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Katherine Porter, What It Is, oil on canvas, 64 x 70 in., 2005 (photo: LewAllen Galleries).

Indeed, in a 1983 review quoted in Porter’s New York Times obituary, critic John Russell described a Porter show as “a one-woman fireworks display,” adding that “like most fireworks displays, she has a limited formal repertory.”

Artist Carl Palazzolo, of Houston, Texas, and Robinhood, Maine, first met Porter in 1967 when they were both part of an emerging group of young artists in Boston sometimes referred to as the Studio Coalition.

“The overriding quality throughout Kathy’s work was the unbridled passion and turbulent energy with which she availed herself,” says Palazzolo. “It was as though each painting needed to be made immediately at that moment, or the truth would be lost. As other artists can attest, this is a difficult and emotionally challenging approach to creating work. This virtuosic turbulence was a part of her DNA. It was at once a source of brilliant art and, occasionally, fraught personal relationships. Ours included.”

“However,” notes Palazzolo, “I never felt less than enormous admiration for the art. Consequently, I was disheartened by the diminished attention and respect accorded to her paintings during the last decades of her life. I welcome any opportunity to honor the brave and powerful work that is Katherine Porter’s legacy.”

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Katherine Porter, Wheeler’s Bay, oil on canvas, 48 x 42 in., 2023 (photo: LewAllen Galleries).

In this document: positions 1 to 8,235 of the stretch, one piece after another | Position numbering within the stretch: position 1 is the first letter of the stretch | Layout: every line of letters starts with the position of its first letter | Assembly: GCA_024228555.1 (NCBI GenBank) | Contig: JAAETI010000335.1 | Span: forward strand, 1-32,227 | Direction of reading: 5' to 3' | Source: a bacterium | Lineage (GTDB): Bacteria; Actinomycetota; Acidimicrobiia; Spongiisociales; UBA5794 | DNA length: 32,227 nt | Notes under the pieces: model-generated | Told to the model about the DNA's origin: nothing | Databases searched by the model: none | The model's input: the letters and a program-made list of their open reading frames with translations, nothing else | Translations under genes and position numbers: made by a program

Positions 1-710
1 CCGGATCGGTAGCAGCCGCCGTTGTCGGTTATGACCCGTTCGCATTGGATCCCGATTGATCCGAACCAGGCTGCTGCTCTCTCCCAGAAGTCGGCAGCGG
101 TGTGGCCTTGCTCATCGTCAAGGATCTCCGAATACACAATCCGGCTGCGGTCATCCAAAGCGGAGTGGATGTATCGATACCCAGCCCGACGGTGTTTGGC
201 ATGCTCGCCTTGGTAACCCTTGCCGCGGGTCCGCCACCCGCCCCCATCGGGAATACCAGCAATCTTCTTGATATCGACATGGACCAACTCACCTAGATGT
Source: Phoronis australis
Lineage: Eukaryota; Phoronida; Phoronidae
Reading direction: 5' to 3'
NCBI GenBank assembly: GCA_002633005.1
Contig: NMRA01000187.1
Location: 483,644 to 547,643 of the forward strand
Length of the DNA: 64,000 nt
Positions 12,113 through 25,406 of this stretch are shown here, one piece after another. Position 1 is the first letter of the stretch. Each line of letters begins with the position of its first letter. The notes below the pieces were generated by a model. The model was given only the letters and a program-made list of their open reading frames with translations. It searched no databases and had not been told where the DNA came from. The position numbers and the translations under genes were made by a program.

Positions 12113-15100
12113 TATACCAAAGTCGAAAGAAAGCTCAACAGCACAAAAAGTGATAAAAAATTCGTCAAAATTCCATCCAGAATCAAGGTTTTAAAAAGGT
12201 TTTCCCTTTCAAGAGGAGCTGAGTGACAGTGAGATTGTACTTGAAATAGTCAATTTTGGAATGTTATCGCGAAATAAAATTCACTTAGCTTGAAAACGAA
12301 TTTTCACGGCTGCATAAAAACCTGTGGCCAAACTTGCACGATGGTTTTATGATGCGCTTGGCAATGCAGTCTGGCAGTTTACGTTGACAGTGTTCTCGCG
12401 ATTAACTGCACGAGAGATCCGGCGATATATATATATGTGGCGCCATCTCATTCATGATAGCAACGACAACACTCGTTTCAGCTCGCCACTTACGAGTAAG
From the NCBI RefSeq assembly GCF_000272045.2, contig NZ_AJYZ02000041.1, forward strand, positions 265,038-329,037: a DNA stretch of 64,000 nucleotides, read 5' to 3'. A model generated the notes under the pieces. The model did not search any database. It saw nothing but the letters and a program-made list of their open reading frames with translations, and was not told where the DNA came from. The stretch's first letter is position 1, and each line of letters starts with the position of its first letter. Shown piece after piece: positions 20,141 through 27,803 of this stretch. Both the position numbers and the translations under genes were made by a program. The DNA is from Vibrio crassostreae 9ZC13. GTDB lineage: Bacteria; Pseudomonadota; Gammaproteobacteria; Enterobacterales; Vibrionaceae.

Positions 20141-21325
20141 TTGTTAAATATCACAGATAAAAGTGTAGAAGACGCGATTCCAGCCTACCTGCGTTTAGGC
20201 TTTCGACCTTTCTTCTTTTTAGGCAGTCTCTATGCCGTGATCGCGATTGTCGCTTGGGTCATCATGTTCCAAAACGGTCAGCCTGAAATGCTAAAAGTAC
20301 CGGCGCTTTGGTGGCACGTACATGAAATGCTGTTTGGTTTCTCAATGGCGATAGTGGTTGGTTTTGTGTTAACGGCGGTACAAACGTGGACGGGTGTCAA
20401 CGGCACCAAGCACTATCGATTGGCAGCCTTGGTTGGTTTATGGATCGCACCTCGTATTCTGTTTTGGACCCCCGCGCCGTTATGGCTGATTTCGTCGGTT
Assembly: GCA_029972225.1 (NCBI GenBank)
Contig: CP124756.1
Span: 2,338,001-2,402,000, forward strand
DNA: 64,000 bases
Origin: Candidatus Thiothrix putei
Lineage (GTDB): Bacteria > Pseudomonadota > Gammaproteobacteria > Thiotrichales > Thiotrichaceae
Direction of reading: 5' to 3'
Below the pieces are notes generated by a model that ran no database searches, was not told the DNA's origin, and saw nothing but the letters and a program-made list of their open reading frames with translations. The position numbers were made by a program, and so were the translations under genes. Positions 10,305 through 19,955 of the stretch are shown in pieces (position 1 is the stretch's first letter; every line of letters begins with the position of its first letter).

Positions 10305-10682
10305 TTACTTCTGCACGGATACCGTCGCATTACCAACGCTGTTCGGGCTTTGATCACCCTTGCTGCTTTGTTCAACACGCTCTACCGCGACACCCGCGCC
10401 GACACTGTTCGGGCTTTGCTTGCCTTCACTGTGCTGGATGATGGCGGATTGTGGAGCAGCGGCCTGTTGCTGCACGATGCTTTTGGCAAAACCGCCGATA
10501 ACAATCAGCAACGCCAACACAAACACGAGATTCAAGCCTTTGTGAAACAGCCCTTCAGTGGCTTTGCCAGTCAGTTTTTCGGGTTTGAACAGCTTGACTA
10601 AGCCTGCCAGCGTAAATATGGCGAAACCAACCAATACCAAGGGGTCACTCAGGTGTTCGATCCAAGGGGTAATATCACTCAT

Porter’s old friend Heroux understands very well how Porter sometimes made things hard for herself and others. He was a self-described “ceramist-for-hire” on the large ceramic mural Porter was commissioned to make for the Moscone Convention Center in San Francisco in 1981. The mural was ultimately rejected because Porter added a border of names of her political heroes to the otherwise abstract piece. Porter’s mural is now in the collection of the Museum of Fine Arts, Houston.

“Kathy was wonderful,” says Heroux, “but she was difficult.”

Wonderful, but difficult. A fitting tribute to any serious artist. And to her art.


Note from editor: Our thanks to Douglas Saltzman at LewAllen Galleries, Santa Fe, for sending all these photos from Porter’s recent exhibit, Brilliance of Spontaneity Untamed.


Image at top: Katherine Porter, Sunset in Maine with Yellow Frame, oil on canvas, 48 x 42.25 in., 2023 (photo: LewAllen Galleries).